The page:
Between now and then, a governmental coalition will get 15 million EVs on the road.
The remainder of the European Union plans to phase out ICEs by 2035.
There are plenty of countries and regions globally that plan to ban the sale of new internal but very few of them have such big automotive industry players on their territory. Although Germany might harbour the Volkswagen Auto Group, BMW, and Mercedes-Benz, all of which are already heavily invested in EVs, phasing out internal combustion engines won’t be such as easy task.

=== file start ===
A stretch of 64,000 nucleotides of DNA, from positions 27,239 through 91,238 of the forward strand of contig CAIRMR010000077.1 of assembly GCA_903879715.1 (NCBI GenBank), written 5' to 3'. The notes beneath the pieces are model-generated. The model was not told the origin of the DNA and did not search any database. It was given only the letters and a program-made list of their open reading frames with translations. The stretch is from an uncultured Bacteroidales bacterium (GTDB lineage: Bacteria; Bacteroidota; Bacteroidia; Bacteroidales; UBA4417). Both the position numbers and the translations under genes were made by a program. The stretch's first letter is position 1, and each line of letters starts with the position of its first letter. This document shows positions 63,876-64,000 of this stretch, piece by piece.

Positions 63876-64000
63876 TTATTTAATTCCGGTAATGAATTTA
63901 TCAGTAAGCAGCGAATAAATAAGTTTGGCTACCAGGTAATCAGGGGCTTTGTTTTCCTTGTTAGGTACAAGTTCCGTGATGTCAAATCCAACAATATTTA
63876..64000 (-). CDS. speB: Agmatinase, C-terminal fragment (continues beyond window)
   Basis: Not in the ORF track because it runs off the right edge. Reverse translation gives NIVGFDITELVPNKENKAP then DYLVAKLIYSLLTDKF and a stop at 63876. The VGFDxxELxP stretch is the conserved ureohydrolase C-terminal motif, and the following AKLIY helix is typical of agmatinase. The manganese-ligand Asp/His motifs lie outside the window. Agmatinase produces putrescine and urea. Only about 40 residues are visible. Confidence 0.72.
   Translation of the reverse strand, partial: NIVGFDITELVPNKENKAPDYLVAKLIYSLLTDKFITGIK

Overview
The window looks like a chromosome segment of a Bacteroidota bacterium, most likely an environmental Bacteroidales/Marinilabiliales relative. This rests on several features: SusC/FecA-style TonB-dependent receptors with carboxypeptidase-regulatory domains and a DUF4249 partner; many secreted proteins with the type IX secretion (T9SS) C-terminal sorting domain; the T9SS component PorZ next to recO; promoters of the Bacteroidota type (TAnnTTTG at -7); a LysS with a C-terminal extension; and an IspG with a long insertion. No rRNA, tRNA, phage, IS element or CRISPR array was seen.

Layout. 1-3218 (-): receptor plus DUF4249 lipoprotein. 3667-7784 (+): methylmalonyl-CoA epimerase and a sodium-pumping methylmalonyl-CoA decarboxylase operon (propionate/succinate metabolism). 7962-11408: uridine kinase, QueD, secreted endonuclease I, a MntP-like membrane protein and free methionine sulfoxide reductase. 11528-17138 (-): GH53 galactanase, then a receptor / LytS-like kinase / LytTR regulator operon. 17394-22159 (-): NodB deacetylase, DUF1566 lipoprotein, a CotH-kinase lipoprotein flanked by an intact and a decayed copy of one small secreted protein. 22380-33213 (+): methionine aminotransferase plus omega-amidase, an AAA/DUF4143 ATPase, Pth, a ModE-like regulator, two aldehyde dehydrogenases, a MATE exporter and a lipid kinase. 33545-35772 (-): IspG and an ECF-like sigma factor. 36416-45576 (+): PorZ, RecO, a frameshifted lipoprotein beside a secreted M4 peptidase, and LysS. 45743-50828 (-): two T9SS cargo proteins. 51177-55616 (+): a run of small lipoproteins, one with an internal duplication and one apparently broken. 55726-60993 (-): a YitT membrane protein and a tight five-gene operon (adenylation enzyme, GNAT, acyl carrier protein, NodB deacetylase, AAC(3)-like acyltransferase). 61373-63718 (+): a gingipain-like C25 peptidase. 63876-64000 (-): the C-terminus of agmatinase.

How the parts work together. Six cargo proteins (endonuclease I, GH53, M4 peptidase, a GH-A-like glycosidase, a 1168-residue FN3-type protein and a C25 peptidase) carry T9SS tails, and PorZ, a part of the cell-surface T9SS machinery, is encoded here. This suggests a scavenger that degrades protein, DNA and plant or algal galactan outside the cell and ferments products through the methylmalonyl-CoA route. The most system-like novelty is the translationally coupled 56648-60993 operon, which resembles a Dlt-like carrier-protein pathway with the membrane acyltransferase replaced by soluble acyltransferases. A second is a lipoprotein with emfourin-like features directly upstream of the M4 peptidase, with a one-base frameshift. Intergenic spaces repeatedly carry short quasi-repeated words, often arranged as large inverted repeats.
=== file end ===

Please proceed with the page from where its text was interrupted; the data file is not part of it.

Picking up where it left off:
Programs established in the past by outgoing Chancellor Angela Merkel have 1 million EVs on the road by the end of 2020. It’s late 2021 and there are only an estimated 570,000 registered battery-powered cars in the country or roughly 1% of its entire fleet. In order to achieve the lofty goal, Germany will have to get 15 million EVs registered and rolling.
Setting aside potential material and part supply issues, consumers are another very real hurdle.
“There isn’t much substance in the coalition agreement when it comes to reaching such high levels of EV sales in practice,” Giulio Mattioli, a researcher in the department of transport planning at the TU Dortmund University, told Bloomberg as reported by Insider. “Consumers will take some convincing.”
The goals set for 2030 will only be realized if Germany increases production and sales of EVs by 33% a year.